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Training unlocks smallholders' access to regional markets

23 March 2017

Training unlocks smallholders' access to regional markets

[Uganda] The improved storage and aggregation of staple crops were on the agenda at recent training sessions organised by Farm Africa for 40 agricultural extension and 38 warehouse workers in Uganda.  Effective post-harvest handling of crops is vital in cutting losses and maximising the volume of crops that smallholder farmers are able to sell.

The training is an important milestone in Farm Africa’s Regional trade of staple foods project which is funded by UK aid. The project helps rice, maize and beans farmers in Uganda and Tanzania to sell more produce for higher prices to markets across eastern Africa.

Kenyan, Ugandan and Tanzanian governments have recently eased restrictions on the trade of staple crops across common borders. The promotion of trade within eastern Africa is a significant step towards tackling stubborn levels of poverty and malnutrition in the region.

The training will provide local communities with the tools and knowledge they need to access important regional markets.

Rachel Beckett, Farm Africa’s Country Representative, Uganda

While Tanzania and Uganda usually produce a surplus of staple foods, Kenya only grows enough to feed itself one year in every five. Relaxed trading barriers present an opportunity for Tanzanian and Ugandan smallholders to access lucrative Kenyan markets. However, practical challenges often prevent smallholders from capitalising upon new markets.

Poorly managed storage and aggregation systems as well as inefficient post-harvest handling practices are a major challenge to smallholders looking to penetrate new markets. Farm Africa’s recent training sessions equipped community-led agricultural cooperatives with the skills and resources to safely store their produce, a necessity for farmers looking to bring their crops to market for a good price.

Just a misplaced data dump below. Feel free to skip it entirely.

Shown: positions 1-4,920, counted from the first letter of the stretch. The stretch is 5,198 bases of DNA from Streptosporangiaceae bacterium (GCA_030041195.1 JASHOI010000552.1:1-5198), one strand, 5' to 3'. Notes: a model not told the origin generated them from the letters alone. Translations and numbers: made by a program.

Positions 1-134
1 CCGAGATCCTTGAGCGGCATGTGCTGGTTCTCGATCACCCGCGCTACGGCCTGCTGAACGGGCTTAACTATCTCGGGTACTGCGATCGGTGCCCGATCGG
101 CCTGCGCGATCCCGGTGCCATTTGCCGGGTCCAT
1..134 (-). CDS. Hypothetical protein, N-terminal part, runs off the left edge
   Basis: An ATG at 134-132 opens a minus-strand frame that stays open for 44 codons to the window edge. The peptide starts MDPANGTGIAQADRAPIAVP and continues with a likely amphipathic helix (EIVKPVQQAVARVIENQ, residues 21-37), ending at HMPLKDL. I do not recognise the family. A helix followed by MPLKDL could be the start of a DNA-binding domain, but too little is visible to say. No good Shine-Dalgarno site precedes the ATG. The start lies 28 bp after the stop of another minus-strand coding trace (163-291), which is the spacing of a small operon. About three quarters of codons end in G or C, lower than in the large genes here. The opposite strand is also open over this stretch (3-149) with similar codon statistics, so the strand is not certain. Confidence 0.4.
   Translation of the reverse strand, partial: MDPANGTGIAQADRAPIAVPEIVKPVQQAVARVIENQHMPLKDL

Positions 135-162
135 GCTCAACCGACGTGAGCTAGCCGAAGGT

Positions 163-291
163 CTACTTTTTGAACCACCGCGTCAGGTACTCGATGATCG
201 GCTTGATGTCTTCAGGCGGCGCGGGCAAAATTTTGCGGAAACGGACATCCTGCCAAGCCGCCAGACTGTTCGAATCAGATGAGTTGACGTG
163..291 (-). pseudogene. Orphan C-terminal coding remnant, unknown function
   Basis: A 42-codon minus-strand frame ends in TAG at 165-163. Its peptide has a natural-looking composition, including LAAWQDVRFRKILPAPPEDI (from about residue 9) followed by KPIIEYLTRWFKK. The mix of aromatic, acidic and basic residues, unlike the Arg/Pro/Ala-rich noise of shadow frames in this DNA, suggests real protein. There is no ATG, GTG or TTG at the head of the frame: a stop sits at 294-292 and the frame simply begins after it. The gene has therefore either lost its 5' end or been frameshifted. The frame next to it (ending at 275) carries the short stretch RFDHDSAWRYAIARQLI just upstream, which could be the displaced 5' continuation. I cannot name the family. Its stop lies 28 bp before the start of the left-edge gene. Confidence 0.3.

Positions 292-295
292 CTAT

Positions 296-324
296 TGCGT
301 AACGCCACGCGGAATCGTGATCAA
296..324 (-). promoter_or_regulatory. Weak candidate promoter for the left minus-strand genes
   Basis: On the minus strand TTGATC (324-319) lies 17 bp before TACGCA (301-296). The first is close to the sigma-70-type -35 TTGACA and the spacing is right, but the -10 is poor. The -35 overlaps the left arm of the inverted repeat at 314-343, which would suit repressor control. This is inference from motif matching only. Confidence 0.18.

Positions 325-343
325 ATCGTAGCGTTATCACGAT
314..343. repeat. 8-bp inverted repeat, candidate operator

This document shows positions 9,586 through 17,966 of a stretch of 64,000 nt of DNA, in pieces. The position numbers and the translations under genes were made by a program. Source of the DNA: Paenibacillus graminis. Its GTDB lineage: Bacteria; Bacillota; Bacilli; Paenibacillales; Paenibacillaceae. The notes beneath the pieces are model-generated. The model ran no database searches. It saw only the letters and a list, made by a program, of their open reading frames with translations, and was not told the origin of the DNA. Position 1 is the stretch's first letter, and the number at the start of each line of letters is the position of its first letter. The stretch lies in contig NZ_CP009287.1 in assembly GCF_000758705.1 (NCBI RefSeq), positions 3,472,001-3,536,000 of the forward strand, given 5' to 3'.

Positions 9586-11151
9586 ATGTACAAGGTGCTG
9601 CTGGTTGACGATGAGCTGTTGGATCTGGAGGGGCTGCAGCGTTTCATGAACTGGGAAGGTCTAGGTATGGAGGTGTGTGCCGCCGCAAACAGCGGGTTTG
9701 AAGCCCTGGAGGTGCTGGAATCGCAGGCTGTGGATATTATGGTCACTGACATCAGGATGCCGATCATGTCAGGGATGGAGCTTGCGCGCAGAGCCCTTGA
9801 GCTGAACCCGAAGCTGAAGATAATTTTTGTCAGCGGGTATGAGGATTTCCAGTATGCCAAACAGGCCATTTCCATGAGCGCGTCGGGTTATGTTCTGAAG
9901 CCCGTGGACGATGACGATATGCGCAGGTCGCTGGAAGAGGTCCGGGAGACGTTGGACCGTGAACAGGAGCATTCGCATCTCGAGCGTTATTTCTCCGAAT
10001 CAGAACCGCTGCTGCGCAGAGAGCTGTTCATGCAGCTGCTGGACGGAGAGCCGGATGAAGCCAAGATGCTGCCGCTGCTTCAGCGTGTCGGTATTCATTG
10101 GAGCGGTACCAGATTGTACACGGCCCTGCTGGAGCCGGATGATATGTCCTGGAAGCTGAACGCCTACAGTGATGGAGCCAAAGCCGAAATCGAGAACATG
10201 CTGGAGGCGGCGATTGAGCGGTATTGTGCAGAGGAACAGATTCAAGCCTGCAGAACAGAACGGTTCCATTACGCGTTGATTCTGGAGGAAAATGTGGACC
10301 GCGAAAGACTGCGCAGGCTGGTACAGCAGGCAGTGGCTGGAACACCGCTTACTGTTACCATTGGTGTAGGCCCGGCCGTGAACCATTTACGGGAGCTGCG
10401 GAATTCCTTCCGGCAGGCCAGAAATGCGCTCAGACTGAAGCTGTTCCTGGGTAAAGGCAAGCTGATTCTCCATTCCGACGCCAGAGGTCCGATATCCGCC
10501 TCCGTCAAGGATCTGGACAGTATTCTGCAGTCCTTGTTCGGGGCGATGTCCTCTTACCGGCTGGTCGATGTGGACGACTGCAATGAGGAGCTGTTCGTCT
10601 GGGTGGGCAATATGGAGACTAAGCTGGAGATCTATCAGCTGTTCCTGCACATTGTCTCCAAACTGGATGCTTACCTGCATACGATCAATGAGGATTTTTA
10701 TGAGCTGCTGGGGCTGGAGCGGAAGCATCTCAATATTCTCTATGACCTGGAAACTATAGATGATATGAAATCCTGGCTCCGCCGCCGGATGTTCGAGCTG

“The training will provide local communities with the tools and knowledge they need to access important regional markets.” says Rachel Beckett Farm Africa’s Country Representative, Uganda. “This will allow some of Uganda’s most vulnerable rural communities to rise out of poverty, move beyond subsistence farming and build up their resilience to climate extremes.”

Extending good agricultural practice

The Ugandan National Bureau of Standards (UNBS) delivered a training session, monitored by Farm Africa, for extension workers, developing their skills to train trainers and smallholders in the effective harvesting and handling of staple crops, including the drying, grading and treatment of beans, maize and rice.

The training kick-started a process that will ultimately see over 25,000 farmers in Teso sub-region trained in new post-harvest handling techniques. The trained extension officers will share their newfound knowledge with 400 trainers of trainers, who will then go on to train roughly 63 farmers each.

Boosting produce preservation

Warehouses play a vital role in ensuring that increases in production actually reach the market, allowing farmers to be financially rewarded for their hard work and boosting food security for those who rely on their produce.

Farm Africa worked in partnership with the East African Grain Council to deliver in-depth training to warehouse managers on effective crop storage, ranging from weighing produce, improving the drying process and controlling the moisture content of crops.

Well-run warehouses unlock a wide range of benefits for smallholder farmers. Efficient aggregation, extended shelf life and improved crop quality play a crucial role in helping smallholder farmers make the jump to commercial agriculture.

Combining to improve efficiency and profitability

These two training courses will allow some of Uganda’s poorest farmers to capitalise upon eastern Africa’s changing trade landscape, arming farmers with the expertise and resources to access new markets as well as to ensure a sustainable supply of food production to a region that continues to suffer from food insecurity.

While two consecutive seasons with low rainfall have forced Uganda to employ short-term measures to reduce the export of staple crops, Farm Africa is working to ensure that farmers are able to take advantage of the upcoming growing season, which forecasts predict should lead to a surplus of staple crops.

Farm Africa’s regional trade of staple foods project is funded by UK aid from the UK government.